I don’t think there’s a single developer who doesn’t know GitHub, the popular source-control web hosting service for Git. If I’m wrong and you never head about it I strongly suggest you to fill this huge gap by reading (at least) the GitHub and Git wikipedia pages. Taking a look to the github.com and git-scm.com official site won’t hurt either.
If you know what I’m talking about, keep reading: you’re most certainly aware that in order to use the GitHub service you need to adopt Git, which is not only the most used source-control manager (SCM from now on) of the current decade, yet also a very brilliant and innovative piece of work due to its distribuited, versatile and elegant approach. These – togheter with the GitHub project itself- are the reasons why it gradually crushed the competitors, including some very praised open-source industry standards such as CVS and SVN – which were based on a traditional, less-modern centralized SCM paradigm.
While Git is widely adopted by either Windows and Linux developer communities, the latter certainly is its true love source – after all it was developed by a certain Linus Torvalds. Conversely, it’s still slightly less popular between Windows users for the following reasons:
- a late win32 porting of the most used UI – msysgit e TortoiseGit among others – which tend to be preferred by most Windows developers who tend to despise a bare command-line interface.
- the almost-simultaneos diffusion of Mercurial (formerly HG), another distribuited SCM featuring tools and settings as neat as Git ones, with a generally better support for Windows platforms, software and developer frameworks.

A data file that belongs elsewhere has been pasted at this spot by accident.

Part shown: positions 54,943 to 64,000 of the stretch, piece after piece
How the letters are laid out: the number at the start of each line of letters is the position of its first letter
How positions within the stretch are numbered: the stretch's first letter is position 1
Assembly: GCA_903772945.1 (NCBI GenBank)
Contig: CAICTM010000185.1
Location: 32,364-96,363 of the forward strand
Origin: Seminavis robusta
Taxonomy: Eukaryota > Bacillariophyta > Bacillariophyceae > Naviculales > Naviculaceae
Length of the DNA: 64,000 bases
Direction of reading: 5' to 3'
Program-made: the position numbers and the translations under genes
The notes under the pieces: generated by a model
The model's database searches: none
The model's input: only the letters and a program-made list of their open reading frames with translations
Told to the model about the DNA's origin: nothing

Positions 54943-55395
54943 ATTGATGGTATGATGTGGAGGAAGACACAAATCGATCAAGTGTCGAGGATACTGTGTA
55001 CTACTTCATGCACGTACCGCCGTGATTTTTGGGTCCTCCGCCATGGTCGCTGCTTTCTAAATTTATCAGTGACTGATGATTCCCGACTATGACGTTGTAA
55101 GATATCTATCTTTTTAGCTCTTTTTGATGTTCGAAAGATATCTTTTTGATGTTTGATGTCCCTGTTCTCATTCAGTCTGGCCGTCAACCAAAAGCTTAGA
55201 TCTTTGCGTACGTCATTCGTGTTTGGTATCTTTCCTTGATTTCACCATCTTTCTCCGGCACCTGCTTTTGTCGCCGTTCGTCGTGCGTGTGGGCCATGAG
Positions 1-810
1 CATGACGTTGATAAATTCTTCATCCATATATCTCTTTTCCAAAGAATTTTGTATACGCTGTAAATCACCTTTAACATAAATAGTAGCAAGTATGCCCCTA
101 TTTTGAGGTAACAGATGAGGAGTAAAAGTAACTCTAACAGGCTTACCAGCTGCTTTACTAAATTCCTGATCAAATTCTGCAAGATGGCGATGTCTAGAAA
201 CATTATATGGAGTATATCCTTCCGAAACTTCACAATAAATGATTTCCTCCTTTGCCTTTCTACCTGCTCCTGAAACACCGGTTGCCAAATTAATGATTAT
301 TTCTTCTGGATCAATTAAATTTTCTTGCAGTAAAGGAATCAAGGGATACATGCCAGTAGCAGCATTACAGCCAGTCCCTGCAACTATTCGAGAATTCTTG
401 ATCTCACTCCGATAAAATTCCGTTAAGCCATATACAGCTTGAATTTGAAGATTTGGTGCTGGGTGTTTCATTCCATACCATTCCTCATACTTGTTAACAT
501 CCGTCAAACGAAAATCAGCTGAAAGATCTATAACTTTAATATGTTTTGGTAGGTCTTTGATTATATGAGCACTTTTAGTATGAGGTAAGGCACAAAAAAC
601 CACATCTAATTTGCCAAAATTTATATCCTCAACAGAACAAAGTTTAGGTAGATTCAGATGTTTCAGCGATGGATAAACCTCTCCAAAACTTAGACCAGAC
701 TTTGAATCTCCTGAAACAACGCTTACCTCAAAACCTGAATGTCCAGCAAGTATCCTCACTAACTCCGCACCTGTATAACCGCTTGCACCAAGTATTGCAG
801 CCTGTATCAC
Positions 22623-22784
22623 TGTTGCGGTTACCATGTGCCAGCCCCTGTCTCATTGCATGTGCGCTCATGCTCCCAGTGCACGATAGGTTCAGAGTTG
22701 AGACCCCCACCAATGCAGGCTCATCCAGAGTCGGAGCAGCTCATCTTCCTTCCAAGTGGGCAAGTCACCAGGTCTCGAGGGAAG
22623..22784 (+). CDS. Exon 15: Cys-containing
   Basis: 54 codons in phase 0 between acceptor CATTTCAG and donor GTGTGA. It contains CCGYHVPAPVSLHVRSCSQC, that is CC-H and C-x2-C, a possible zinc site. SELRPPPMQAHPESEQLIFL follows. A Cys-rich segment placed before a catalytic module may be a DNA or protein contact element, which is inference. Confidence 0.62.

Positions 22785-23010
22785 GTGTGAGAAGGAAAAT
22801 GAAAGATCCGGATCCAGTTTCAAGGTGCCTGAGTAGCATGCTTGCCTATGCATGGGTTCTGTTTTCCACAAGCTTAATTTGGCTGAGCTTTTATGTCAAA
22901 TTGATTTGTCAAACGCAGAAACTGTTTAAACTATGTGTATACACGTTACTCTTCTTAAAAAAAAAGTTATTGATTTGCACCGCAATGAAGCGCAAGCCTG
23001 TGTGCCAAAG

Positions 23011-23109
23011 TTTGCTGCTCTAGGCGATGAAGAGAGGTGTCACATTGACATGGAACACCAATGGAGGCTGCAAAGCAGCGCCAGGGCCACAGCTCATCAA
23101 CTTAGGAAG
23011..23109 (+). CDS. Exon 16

Another strong reason which favored Mercurial over Git on windows platforms was, in 2008, the launch of the bitbucket.org website, entirely based on Mercurial (until 2011, when Git was adopted too) and very similar to GitHub in almost any way.
I don’t want to go further than that, let alone saying which SCM would be better and why: in my personal opinion, being an enthusiast of both Git and Mercurial, I think that they are two amazing products which – despite their slightly different architectural approach – are equally able to perfectly fullfill almost any modern developing scenario. To put it in other words, I don’t think I ever missed one of them while working with the other one.
If you’re looking for a deeper analysis of the similarities and the differences between Git e Mercurial I strongly suggest you to start by reading these two excellent (despite their age) posts. The first one is practical, technical and analytic, whilst the latter is more theoretical and fun: just pick the one you feel most suited for your style, just like you’ll often end up choosing your SCM.